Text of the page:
FROM FBK THE QUANTUM SIMULATOR OF THE FUTURE
The Bruno Kessler Foundation coordinates EPIQUS, a project funded by the European Commission that aims to develop a new generation "quantum simulator"
3.2 million euros to develop the quantum simulator of the future. This is the sum that the European Commission has allocated for the financing of EPIQUS, a project coordinated by the Bruno Kessler Foundation, with the participation of the University of Trento, as part of the Horizon 2020 FET – Future Emerging Technologies initiative.
EPIQUS, acronym for Elecronic-photonic integrated quantum simulator platform, has the ambition to develop a new generation of quantum simulators, consisting of a chip-sized device, fully integrated, operating at room temperature and with scalable power, being able to support many parallel devices. These characteristics are revolutionary compared to the solutions available on the quantum market today: for example, current devices are based on qubits (the fundamental unit of quantum information) or superconductors generated at temperatures below -270 °C. The fields of application are very vast and range from the world of research to that of industry.
“What we want to achieve is extremely ambitious, – explains Mher Ghulinyan, researcher of the Bruno Kessler Foundation and project coordinator – the basic idea has not been explored yet and the execution and success of the project are based on multidisciplinary skills. These elements of complexity, absolute novelty and revolutionary perspectives for QT (Quantum Technologies) have led to a positive assessment by the European Commission, which with the FET scheme intends to finance high-risk projects but with very high impact potential“. In fact, the project combines technologies and skills from different disciplines: integrated quantum photonics, micro and nanofabrication technology, photonic and electronic circuit engineering, quantum optics and spectroscopy, quantum information theory and software design.
This is also the output of the [email protected] inter-institutions laboratory which was granted funding from the CARITRO Foundaton and the Province of Trento. “The synergy among local research institutions and the ongoing collaboration between the University of Trento and FBK about silicon photonics contributed to make the proposal from Trentino credible and laid the basis for the success of the project – states Lorenzo Pavesi, who is one of the supervisors of [email protected] and the EPIQUS coordinator at Unitn.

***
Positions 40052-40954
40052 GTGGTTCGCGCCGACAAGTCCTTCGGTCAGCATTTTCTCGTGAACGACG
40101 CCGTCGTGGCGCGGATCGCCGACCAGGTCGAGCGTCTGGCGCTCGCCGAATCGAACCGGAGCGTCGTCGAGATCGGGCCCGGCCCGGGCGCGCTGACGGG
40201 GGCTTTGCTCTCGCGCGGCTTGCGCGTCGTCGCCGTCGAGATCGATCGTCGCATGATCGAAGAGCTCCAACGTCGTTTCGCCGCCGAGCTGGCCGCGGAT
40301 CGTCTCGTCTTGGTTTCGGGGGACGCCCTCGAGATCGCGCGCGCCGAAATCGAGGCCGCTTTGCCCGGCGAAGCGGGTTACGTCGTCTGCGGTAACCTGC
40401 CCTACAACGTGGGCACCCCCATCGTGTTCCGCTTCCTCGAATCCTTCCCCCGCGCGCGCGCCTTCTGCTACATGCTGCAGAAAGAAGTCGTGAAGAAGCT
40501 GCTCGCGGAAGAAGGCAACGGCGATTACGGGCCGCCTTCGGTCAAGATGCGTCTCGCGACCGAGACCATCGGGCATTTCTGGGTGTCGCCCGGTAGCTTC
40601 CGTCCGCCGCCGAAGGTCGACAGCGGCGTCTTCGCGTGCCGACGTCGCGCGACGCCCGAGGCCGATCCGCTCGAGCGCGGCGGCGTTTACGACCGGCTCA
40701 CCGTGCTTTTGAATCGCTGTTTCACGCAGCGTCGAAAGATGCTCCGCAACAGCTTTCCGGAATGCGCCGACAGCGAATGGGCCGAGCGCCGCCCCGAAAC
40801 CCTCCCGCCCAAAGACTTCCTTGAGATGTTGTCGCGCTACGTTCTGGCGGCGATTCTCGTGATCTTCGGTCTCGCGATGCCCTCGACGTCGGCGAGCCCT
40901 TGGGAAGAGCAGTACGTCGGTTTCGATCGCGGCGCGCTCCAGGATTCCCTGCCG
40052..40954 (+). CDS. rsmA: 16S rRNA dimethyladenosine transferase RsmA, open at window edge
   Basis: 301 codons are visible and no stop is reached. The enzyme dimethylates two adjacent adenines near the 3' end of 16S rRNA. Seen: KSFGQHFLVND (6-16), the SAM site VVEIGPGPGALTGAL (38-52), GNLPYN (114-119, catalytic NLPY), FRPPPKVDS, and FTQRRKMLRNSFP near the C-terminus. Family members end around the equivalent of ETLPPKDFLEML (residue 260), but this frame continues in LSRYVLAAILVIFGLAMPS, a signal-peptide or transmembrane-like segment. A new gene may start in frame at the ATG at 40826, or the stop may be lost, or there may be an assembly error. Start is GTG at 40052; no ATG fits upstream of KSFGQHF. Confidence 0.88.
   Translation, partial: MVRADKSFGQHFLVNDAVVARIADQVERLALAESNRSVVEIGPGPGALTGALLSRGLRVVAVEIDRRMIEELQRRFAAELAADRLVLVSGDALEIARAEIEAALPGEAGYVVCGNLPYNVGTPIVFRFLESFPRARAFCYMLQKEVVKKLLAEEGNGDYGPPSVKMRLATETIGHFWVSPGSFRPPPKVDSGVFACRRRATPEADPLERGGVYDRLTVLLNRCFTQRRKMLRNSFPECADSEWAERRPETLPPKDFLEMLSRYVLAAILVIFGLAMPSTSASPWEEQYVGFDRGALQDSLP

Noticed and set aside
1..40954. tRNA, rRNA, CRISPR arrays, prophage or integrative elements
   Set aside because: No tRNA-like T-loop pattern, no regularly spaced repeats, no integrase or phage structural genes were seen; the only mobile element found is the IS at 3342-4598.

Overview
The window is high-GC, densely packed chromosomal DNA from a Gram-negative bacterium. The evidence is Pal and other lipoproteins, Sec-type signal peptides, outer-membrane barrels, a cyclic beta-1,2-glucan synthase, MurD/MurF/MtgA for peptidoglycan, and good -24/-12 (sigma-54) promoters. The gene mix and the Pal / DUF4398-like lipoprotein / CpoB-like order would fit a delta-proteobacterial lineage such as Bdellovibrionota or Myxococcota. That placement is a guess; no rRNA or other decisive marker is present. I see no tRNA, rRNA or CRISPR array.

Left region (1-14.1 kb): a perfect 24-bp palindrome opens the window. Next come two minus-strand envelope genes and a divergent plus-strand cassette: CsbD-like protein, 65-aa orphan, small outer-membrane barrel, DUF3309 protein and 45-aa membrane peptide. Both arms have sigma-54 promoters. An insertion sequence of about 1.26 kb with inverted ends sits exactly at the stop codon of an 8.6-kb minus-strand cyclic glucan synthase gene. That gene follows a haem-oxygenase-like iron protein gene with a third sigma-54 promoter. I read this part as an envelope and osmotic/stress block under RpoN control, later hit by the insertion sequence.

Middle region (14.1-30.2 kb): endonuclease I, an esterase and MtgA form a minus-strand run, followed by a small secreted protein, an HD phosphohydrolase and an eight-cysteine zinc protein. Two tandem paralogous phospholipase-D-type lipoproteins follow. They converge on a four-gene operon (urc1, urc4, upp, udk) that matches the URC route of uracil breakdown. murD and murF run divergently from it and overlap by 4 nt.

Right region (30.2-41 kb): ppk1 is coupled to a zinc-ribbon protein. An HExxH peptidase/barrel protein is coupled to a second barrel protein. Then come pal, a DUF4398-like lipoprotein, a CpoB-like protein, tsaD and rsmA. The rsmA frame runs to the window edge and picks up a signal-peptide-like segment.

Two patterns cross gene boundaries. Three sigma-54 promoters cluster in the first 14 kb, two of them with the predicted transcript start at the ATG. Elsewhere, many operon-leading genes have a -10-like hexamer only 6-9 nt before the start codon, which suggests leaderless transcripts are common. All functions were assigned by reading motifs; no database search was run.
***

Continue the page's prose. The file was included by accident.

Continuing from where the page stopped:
Simulators are devices capable of creating quantum states corresponding to those of complex systems being tested (chemical reactions, prediction of the properties of new materials, complex properties of molecular or atomic systems, biological systems …) and of making them evolve by predicting the results.
Currently there are “quantum simulators” able to partially carry out such operations, but they are large in size, operate at temperatures close to absolute zero (-273 °C), consist of several components that are only partially integrable and cannot be reduced in size, therefore are difficult to scale in power. The EPIQUS project promises a paradigm shift: “We want to make everything in a single silicon chip – continues Ghulinyan – of the size of 1 cm2 (as much as 1 euro cent), capable of working at room temperature and which contains all the necessary functions inside of it. Furthermore, through an algorithm and a special software that we are going to develop, the simulator can be connected to a traditional PC from which it will be possible to receive data and give inputs, perform checks on the results and validate the simulations. The possibility to do all this at room temperature represents a huge advantage for the portability, interfacing and diffusion of the quantum simulator.”
“We are going to focus in particular on the photonic qbit source – continues Pavesi – which is basically like a pinball machine: photons are inserted in the chip and we control them through devices which act like flippers so as to hit the many targets to get the maximum score.”
The Bruno Kessler Foundation has obtained funding of almost one million euros out of the total 3.2 million of the project, and will use its expertise in the field of integrated photonics, single photon detectors and large data management.
Partners in the project, together with FBK, are the University of Trento, the University of the Basque Country (Spain), the University of Vienna (Austria), TU Wien (Austria), the Rostock University (Germany), Electronics and Telecommunications Research Institute – ETRI (South Corea) and the industrial partner LFoundry (Italy).